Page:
What is zoning?
Zoning is a fabric-based service on a Storage Area Network (SAN) that groups hosts and storage nodes that require communication. The basic requirement for zones to run is that the nodes can only communicate if they are members of the same zone. Nodes can also be members of multiple zones, which allows flexibility in using the method.

Zoning is concerned with the allocation of resources in a SAN to load balance the device connected to the network. This allows network administrators to divide a SAN into different units and allocate storage to the specified units as needed. It also protects the system from virus threats, malicious hackers, and data corruption because devices in the specified zones will not communicate through their ports outside the zone unless they are allowed to do so. When you divide a network into zones, processing activity is evenly distributed across the network so that each device is not overloaded. Load balancing is important in networks where it is difficult to predict the number of requests that can be made to the server.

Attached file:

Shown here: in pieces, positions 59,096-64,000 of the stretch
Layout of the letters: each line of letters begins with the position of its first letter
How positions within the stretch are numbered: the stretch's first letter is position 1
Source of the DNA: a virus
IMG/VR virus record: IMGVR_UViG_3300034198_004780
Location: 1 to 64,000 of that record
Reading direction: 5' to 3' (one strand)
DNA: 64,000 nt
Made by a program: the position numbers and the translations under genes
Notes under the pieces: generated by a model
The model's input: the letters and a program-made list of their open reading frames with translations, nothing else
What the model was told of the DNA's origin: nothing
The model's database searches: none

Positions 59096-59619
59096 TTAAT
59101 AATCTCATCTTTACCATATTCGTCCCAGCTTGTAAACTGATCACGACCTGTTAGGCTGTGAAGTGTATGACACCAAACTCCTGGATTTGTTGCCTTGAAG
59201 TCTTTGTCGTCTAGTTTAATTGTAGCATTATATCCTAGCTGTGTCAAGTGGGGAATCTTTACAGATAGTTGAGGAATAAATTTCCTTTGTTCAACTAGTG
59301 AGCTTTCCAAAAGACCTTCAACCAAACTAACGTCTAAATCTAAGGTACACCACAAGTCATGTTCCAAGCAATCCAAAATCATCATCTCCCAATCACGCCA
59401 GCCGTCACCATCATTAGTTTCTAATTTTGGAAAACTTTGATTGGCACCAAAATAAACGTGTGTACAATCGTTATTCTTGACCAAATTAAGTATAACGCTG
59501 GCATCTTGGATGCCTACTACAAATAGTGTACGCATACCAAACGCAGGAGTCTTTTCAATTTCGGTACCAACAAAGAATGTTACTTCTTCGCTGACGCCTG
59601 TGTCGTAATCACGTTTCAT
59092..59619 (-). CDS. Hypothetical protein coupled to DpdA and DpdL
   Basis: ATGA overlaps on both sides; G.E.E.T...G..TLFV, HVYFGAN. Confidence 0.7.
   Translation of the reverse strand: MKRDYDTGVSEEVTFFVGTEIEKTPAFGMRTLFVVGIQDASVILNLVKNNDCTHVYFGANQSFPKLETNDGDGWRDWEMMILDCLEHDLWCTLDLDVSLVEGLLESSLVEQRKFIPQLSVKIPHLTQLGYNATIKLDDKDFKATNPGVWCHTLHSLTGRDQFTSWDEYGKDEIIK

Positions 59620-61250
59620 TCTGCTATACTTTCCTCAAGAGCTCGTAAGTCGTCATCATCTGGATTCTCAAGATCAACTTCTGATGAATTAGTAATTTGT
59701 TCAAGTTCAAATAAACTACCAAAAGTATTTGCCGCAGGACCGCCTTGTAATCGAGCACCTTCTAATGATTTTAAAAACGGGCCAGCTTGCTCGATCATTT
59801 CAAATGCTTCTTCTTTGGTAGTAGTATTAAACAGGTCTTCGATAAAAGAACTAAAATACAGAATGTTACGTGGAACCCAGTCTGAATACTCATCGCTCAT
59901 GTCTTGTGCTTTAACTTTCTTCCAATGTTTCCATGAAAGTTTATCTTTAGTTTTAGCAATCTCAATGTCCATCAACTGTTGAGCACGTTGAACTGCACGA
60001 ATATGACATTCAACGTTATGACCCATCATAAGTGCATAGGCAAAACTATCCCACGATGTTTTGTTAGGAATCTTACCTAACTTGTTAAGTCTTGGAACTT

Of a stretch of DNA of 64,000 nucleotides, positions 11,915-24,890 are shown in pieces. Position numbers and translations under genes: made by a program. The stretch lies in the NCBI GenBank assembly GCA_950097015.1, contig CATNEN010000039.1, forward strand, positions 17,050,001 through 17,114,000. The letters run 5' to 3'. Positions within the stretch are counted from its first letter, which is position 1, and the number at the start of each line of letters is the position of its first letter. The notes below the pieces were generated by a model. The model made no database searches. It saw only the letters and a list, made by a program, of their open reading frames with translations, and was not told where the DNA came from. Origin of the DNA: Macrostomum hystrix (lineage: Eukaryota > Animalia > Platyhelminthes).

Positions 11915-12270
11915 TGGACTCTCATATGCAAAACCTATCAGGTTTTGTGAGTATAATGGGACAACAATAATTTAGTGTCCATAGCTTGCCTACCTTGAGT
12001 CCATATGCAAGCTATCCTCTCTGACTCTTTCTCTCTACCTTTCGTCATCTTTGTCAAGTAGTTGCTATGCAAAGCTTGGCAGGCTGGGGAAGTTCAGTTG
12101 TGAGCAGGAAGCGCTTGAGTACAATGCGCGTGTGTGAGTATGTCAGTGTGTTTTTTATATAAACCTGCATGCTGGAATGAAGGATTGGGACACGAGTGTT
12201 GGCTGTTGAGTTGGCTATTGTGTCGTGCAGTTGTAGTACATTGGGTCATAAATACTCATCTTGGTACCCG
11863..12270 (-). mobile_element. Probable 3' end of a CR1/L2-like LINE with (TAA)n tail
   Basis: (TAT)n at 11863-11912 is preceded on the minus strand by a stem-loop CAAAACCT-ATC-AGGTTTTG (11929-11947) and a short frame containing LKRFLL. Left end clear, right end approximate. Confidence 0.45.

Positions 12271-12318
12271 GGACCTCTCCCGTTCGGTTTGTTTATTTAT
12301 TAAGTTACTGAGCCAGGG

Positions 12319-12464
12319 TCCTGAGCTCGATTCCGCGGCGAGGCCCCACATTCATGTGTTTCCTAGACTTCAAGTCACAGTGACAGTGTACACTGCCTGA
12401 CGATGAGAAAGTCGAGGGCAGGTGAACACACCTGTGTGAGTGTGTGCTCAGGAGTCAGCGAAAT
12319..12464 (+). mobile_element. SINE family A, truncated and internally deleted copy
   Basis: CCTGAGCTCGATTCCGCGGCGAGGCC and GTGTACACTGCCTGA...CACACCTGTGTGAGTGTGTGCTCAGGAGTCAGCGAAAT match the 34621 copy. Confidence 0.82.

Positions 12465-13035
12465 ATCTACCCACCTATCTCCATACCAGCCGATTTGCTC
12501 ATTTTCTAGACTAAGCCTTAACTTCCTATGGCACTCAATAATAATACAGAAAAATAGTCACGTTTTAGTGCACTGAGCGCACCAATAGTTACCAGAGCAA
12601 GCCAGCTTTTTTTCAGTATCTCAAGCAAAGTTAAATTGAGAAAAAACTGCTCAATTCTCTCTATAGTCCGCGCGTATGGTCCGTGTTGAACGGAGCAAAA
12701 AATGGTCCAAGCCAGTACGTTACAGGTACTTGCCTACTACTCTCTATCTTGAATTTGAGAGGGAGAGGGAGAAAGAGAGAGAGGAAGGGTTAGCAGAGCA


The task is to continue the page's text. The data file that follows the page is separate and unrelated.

In addition to preventing a host from gaining unauthorized access to storage assets, zoning prevents unwanted host-to-host communication and fabric-wide registered change notification disruption. Hosting is managed by a fabric name server and notifies end devices of events in fabrics, e.g. B. when a storage node or switch is switched offline.

There are three types of zones:

- Port zones
- Mixed zones
- Worldwide name zones

There are also two main types of zoning:

- Hard zoning
- Soft zoning
- Broadcast zoning (not generally available)

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